Facts about hydropower

Hydropower accounts for 99% of all energy production in Norway, making it by far the most important source.

Water turbine

Hydropower provides renewable energy, and is an environmentally friendly way to produce the electricity the country needs.

99% of all energy production in our country comes from hydro power

Hydro has 20 power plants in Norway - some of them among the nation's largest. The power plants we own are in the counties of Sogn and Fjordane, Hordaland, Rogaland, Vest-Agder and Telemark. We are also co-owners of several other plants.

20 hydro power plants in Norway

Norway is one of Europe's leading hydropower countries. This is a result of our many mountains and lakes, in addition to our climate with high rainfall.

How much?

Hydro is Norway's second largest producer of hydroelectric power. Every year we produce around 10 terawatt hours (TWh) of hydropower. By comparison, this is roughly the same amount of electricity used by the entire city of Oslo in one year.

1 year energy consumption in Oslo

Or to put it another way - Hydro's production of hydroelectric power would meet the annual electricity needs of 625 000 households.

625.000 norwegian homes

It is also enough to produce 800 000 tonnes of aluminium!

800.000 tonn aluminium

Hydropower generation provides the power supply we need for our aluminium plants, and we also buy and sell power through NordPool, the Nordic power exchange.

When and where?

Hydro has 20 power plants spread across the country in the counties of Sogn and Fjordane, Hordaland, Rogaland, Vest-Agder and Telemark. We have produced hydro power for over 100 years.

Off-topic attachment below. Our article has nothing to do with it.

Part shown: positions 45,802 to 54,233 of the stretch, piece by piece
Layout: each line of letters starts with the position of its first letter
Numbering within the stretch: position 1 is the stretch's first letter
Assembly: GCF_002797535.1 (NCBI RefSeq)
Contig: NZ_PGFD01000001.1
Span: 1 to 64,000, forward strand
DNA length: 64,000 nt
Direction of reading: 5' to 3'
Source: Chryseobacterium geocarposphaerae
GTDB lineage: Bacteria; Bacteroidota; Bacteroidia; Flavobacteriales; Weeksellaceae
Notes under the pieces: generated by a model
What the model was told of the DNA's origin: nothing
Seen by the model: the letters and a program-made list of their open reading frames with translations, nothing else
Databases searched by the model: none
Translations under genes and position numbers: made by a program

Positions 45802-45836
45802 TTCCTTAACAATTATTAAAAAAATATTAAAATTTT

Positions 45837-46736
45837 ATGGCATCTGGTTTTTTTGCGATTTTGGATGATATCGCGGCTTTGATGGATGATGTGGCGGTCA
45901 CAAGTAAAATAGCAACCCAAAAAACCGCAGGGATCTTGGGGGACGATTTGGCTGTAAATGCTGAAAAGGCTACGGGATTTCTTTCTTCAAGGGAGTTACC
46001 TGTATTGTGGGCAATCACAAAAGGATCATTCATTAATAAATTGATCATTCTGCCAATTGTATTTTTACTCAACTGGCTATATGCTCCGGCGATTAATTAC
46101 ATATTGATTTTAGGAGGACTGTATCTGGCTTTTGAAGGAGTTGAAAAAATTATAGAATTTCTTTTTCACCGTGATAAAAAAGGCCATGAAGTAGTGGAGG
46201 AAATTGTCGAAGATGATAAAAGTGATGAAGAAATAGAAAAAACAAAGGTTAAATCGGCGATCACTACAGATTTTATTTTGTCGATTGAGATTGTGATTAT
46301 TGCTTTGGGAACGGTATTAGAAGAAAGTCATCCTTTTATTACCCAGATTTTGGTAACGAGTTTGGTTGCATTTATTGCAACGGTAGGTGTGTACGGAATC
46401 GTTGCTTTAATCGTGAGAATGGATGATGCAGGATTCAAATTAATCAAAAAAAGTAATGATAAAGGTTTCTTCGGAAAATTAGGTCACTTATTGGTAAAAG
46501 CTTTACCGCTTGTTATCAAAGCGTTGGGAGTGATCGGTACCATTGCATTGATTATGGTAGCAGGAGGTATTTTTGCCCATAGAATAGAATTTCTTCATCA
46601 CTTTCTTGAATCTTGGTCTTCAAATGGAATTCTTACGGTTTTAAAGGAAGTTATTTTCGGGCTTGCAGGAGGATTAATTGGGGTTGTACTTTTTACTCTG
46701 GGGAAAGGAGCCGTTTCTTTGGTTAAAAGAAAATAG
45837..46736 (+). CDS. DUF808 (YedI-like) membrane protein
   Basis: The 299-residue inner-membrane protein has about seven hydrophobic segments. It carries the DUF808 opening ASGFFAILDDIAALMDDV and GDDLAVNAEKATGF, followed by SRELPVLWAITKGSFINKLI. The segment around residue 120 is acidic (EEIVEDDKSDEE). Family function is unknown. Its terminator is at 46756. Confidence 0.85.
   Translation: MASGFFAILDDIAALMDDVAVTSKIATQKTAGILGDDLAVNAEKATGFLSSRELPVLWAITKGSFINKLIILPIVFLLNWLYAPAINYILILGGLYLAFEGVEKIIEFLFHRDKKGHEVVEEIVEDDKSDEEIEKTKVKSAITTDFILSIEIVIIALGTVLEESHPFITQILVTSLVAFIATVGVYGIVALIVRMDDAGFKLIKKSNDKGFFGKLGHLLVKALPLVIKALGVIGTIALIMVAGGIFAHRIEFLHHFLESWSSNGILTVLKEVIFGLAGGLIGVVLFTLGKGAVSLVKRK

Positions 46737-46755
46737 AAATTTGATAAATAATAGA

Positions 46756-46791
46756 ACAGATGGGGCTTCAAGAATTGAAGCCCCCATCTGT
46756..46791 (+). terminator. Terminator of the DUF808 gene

Highlights from our history:

Vintage image of Svelgfoss power station

Construction of Svelgfoss, Hydro's oldest power plant, started in 1906. Svelgfoss was originally built to provide electricity to Hydro's first potassium nitrate plant in Notodden.


Vintage image of Vemork power station

In 1911, the Vemork power plant in Rjukan was completed and was the world's largest at that time.

Man working on the power lines to  Hærøya

In 1948 the Skafså power plant in Telemark was built in conjunction with the start of magnesium production in Herøya

Building the plant at Glomfjord

During the period 1960-1963, the Sundsfjord power plant was put into operation to provide power for ammonia and fertilizer production in Glomfjord.

Karmøy aluminium plant

From 1963 to 1968, Røldal-Suldal was developed to provide electricity to the aluminium smelter in Karmøy. It was the largest hydropower plant construction project in Norway until then.


Sunndal aluminium plant

In 1986 Hydro took over Årdal and Sunndal Works including its Tyin and Fortun power plants.

What next?

In Hydro we are working to ensure hydropower generation in the future. Although many of the resources suitable for hydropower production are already in use, we continuously develop and upgrade existing power plants to achieve more efficient operations.


Updated: October 3, 2016